The future of agency value
At the beginning of 2018, Rawnet unveiled a new proposition and brand promise. It’s the result of a great deal of reflection, both internally, at who we are, and externally, at the world around us.
Evolution is a funny thing, as there isn’t a defined end goal. There’s no final design to evolve into. And much like natural evolution, brand evolution over a long enough time period is nothing more than a series of changes, each independently taken without any master plan of where things may end up.
Rawnet today is the result of putting more energy into the work we’re good at, more focus on the work we have the best chance of winning, and therefore spending less energy on the not so enjoyable work, the work we’re likely to be undercut on, the commoditised world of digital.
This is Agency Darwinism at its best. We’re surviving and thriving in an evermore competitive and saturated marketplace.
The stage is unrecognisable from the one we stepped out onto over 10 years ago. The value an agency brings to the world has shifted from tactical to strategic. There’s no value, and therefore money, in being purely tactical, it’s a race to the bottom fighting over price to win a client who will never see you as anything more than a lowly supplier.
To be relevant in 2018, to thrive, an agency needs to do what can’t be done by in-house teams. The agency of 2018 must offer insights that make an immediate commercial impact, it must bring a wealth of knowledge from field experience across all sectors and it must offer a new perspective. In some cases, the agency may reinvent a client’s business so it too remains relevant as the world’s rate of technical progression drives consumer expectations to uncharted and previously unimaginable levels. What’s more, the rate of change will never again be as slow as it is right now.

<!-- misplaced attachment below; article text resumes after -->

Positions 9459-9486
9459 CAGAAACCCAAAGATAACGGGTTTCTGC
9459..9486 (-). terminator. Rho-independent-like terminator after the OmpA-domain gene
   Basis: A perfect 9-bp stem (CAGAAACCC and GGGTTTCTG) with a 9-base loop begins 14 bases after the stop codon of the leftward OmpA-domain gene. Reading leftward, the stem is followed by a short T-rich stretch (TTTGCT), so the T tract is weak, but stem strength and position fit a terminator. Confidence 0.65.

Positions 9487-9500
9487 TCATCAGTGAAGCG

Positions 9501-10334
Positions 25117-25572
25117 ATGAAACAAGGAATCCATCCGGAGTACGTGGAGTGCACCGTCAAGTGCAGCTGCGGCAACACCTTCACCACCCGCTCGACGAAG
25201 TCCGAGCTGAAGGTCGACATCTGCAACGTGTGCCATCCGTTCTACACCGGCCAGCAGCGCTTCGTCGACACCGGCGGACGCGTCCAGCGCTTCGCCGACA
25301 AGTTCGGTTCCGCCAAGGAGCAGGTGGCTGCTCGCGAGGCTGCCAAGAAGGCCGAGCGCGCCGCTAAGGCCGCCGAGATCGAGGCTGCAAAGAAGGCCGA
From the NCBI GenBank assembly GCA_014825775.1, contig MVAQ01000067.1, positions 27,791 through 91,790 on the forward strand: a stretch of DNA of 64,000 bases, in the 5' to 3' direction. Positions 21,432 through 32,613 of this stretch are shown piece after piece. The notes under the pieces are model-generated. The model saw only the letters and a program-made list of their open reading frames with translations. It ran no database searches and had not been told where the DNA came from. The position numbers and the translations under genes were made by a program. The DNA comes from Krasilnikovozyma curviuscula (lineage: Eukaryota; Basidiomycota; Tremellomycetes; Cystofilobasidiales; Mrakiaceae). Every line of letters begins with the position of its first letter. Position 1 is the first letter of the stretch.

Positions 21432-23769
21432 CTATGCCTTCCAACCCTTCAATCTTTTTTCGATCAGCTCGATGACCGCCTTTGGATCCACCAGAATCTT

Our proposition is frankly everything we’re f*cking great at
We’ve distilled it into 4 pillars. These 4 pillars are evident in every successful project and award win over the past few years but we’d never successfully articulated them as our services. Previously our services were rolled into rather bland, unimaginative and ambiguous outdated headings such as Digital Strategy. Bleugh.
The four pillars
The first pillar, Value Proposition Design. What we’re continually being asked to do, usually as part of a digital overhaul or transformation project, is to get a client’s proposition nailed. What are they offering to the world? Why would a customer care? Why is that different from the competition? Our value proposition workshops are often the catalyst to huge pivots in what a company understands about itself.
Our second pillar, Product and Service Development. We concluded that we don’t really make websites any more. All of our best projects are the creation of a new service or digital product for a client, a new revenue stream, an enhancement to the customer experience - anything that made our client more successful because we made it easier for their customers to do business with them.